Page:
|Louis Scarborough Jr.|
Lou was an animator, did cleanup, layout, character design and storyboard. But there was more to Lou than the sum of his screen credits. With Lou it was not so much what he accomplished as much as what he dreamt. Lou Scarborough was one of that group of Post War Baby-Boomer artists who refused to let the Animation Industry die.
They were too late. At this time, retired animator Ward Kimball told a graduating class of animators at Cal Arts "Walt’s dead. You missed it.”
But these animators, Eric Goldberg, Dan Haskett, Nancy Beiman, Lou and myself among them, refused to accept this fate. Like migrants, we sought out interesting projects and studios wherever they were, Toronto, LA, Berlin, London. Whenever we were given creative control, we’d expand the quality up to full animation. We often got into trouble, but sometimes made some fun films. Lou Scarborough was once asked by his parents, “What do you want to make of yourself?” He replied “a starving artist.”
Lou became obsessed with the creation of character. He cared nothing for material gains. He came to ignore career advancement. The projects he worked on were merely his way to make money to pay his bills. He ignored his clothes, although he had fun going around wearing a Khaki pith helmet out of some old Gunga Din movie. Nothing came between him and his pursuit of design perfection.
He adored the female figure, and many of his designs were coquettish girls, going through everyday activities, often anthropomorphized as aliens or animals. He‘d fill sketchbook after sketchbook with his designs, and copybooks analyzing their character. Andrea, Lorna, Meggan. What did they like and not like? What kind of music, what type of films?
|Meggan - home for the holidays|
I learned much from Lou about the show-prep an animator had to do before animating a scene. About how much more sophisticated the pursuit of Personality Animation was to regular Character Animation. How you had to believe a character existed already in your mind, before you draw. Just like now you can describe the character of Bugs Bunny or Homer Simpson, without citing any one particular film. He exists in your mind.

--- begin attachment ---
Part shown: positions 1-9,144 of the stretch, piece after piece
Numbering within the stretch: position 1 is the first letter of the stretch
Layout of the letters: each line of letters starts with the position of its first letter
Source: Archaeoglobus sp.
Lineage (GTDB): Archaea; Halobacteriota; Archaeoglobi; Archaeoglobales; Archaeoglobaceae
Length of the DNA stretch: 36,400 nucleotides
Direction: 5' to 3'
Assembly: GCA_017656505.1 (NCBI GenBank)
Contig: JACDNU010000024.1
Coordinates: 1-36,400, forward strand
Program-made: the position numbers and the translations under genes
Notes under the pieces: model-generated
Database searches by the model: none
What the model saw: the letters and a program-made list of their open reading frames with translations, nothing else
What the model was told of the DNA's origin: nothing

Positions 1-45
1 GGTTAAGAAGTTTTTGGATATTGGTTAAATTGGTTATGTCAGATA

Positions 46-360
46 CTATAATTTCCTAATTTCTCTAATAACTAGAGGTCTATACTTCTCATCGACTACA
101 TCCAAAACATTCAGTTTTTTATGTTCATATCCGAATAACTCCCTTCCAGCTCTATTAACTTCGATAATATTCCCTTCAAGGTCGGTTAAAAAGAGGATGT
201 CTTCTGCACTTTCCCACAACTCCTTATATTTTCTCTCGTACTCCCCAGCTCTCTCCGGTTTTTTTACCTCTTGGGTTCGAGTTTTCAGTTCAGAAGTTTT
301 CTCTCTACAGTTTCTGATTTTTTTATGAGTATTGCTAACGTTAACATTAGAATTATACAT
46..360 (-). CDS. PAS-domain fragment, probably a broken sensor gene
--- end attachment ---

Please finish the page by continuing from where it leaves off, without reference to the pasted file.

I saw the proof of this in Lou’s final days. As he lay dying of an aggressive cancer, his animator friends would come to visit him. Usually about three or more a day, day after day, for a month. They brought him things, entertained his mind with studio gossip, fed him when he was too weak to do it himself. Why? Because he was one of us. Our animation family.
The last time I saw Lou Scarborough, I left him a fresh drawing pad and pencils from Carter/Sexton. Even if he was too weak to use them, they were there for him. A Viking should have his sword. And the glint in his eyes told me he was grateful. Goodbye Lou.
Say hi to Tytla, Milt and Ben Washam for us in Animation Valhalla.
(Editor's note: you can see more of Lou's work, including his pre-production drawings for "The Meggan Movie", at his blog, Scarboropolis.